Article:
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Sales of New Houses Rose 12.4% in November

sales of new houses rose in November

New-home sales increased 12.4% in November, despite a spike in prices, as consumers rushed to take advantage of low mortgage rates.

Builders sold 744,000 houses at an annualized and seasonally adjusted pace from a downwardly revised reading in October, the Commerce Department said in a Thursday report that counts signed contracts as sales. November’s sales were 14% below a year ago, according to the data.

The median sales price of a new home in November was $416,900, up 18.8% from a year ago, according to the report.

“Despite the increase in sales, housing affordability remains a major concern," said Danushka Nanayakkara-Skillington, assistant vice president of forecasting and analysis at the National Association of Home Builders.

Price gains continue to be fueled by costlier materials as the pandemic causes supply chain bottlenecks, she said.

"With building material pricing, the challenge for builders in 2022 will be to deal with higher input costs while making sure home prices remain within reach for American homebuyers," Nanayakkara-Skillington said.

Demand for new homes has increased during the pandemic, at the same time supply gridlocks put upward pressure on prices, she said. The skyrocketing lumber prices in 2020 and early 2021 added about $30,000 to homes, according to an estimate from NAHB.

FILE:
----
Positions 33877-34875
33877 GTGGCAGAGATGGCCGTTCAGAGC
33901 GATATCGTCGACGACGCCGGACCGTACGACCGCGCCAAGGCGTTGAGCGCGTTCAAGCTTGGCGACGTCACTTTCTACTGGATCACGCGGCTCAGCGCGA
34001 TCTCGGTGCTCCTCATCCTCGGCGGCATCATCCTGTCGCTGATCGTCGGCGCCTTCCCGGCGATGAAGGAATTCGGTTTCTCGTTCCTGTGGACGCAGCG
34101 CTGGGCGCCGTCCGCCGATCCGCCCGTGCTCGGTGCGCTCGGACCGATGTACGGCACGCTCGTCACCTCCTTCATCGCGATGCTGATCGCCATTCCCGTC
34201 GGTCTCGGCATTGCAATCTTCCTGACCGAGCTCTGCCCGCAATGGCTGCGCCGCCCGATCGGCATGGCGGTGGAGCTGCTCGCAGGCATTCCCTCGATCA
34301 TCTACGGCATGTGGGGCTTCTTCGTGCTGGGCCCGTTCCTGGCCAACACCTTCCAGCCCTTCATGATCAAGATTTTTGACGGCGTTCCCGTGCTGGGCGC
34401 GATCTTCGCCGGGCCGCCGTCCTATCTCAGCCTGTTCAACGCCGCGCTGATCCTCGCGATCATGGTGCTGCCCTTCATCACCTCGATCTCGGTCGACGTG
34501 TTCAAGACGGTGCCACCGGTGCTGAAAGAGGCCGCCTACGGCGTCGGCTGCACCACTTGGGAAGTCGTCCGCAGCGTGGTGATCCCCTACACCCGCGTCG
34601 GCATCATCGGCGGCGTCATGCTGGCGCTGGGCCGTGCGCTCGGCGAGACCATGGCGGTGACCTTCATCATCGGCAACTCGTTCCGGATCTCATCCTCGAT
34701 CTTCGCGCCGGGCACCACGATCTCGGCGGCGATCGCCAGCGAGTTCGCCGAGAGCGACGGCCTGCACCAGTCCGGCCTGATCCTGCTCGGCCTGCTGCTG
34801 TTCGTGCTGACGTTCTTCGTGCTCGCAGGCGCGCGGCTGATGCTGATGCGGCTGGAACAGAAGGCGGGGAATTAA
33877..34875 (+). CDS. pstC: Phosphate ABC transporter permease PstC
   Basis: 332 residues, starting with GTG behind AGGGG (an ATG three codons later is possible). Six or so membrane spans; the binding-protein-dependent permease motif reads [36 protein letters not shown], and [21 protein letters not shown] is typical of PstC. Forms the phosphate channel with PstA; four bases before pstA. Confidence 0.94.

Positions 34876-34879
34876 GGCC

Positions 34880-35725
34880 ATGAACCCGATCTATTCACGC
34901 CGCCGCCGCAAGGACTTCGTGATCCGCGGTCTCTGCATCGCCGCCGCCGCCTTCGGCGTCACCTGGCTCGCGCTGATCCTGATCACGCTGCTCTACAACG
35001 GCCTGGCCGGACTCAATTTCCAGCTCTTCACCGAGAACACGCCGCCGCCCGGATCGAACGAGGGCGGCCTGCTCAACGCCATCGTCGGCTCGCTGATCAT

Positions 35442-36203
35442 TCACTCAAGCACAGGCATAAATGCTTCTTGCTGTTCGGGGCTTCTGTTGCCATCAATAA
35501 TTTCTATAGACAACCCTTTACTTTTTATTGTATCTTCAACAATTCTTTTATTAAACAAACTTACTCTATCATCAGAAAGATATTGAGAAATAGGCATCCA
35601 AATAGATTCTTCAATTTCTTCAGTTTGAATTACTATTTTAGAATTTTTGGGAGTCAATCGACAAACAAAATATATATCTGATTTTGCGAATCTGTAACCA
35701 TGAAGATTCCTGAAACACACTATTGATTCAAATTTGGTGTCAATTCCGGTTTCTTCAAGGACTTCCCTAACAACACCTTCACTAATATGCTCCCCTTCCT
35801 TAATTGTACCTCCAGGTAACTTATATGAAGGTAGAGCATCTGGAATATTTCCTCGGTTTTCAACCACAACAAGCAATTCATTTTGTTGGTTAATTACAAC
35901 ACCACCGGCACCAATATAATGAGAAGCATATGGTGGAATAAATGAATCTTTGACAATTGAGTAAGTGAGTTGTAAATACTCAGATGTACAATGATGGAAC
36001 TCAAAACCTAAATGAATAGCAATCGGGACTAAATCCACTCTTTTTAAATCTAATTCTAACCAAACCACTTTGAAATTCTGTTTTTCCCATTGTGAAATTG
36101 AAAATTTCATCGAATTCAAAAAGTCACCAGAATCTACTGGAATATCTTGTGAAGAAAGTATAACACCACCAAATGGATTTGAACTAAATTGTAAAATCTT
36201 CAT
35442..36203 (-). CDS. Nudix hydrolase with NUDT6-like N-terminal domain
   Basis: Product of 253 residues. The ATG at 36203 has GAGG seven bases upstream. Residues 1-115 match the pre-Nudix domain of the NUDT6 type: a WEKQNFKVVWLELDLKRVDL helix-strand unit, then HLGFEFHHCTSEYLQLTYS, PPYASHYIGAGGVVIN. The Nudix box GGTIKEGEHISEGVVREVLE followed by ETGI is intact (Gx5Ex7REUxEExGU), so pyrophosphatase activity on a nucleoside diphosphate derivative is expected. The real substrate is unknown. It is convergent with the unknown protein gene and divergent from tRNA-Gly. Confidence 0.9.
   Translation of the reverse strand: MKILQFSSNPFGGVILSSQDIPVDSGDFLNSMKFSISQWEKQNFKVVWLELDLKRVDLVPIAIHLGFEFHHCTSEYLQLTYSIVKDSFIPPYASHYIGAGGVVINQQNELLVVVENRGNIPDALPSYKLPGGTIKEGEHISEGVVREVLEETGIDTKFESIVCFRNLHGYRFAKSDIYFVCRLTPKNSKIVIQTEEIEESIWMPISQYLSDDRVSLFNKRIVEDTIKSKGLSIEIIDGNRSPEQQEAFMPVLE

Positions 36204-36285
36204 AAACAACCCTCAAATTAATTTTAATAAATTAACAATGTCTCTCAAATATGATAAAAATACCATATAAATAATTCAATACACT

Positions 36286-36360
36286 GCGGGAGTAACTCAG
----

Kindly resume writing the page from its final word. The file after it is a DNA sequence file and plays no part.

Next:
The continued increases in home prices remain a hurdle to some potential homebuyers, said Odeta Kushi, deputy chief economist of First American. In November 2020, 33% of new-home sales were priced below $300,000, but in November 2021, only 14% of new-home sales were priced below $300,000, she said.

“The record-level new-home prices may be pricing out some buyers,” Kushi said. “Demand for new homes remains strong, but construction costs and prices have increased.”

Three out of four U.S. regions posted gains in November, led by a 53% spike in the West, a region that includes California, a 16% increase in the Northeast, and a 2.7% advance in the South. The only area to post a loss was the Midwest, down 25%, according to the report.

The seasonally‐adjusted estimate of new houses for sale at the end of November was 402,000, a gain of 2.6% from the prior month, the report said.

Demand for new homes is being boosted by mortgage rates near 3%. The average U.S. rate for a 30-year fixed home loan was 3.07% in October, compared with 2.9% in September, according to Freddie Mac.

About The Author:

Ellen Chang is a Houston-based freelance journalist who writes articles for U.S. News & World Report. Chang previously covered investing, retirement and personal finance for TheStreet. She focuses her articles on stocks, personal finance, energy and cybersecurity. Her byline has appeared in national business publications, including USA Today, CBS News, Yahoo Finance MSN Money, Bankrate, Kiplinger and Fox Business. Follow her on Twitter at @ellenychang and Instagram at @ellenyinchang.

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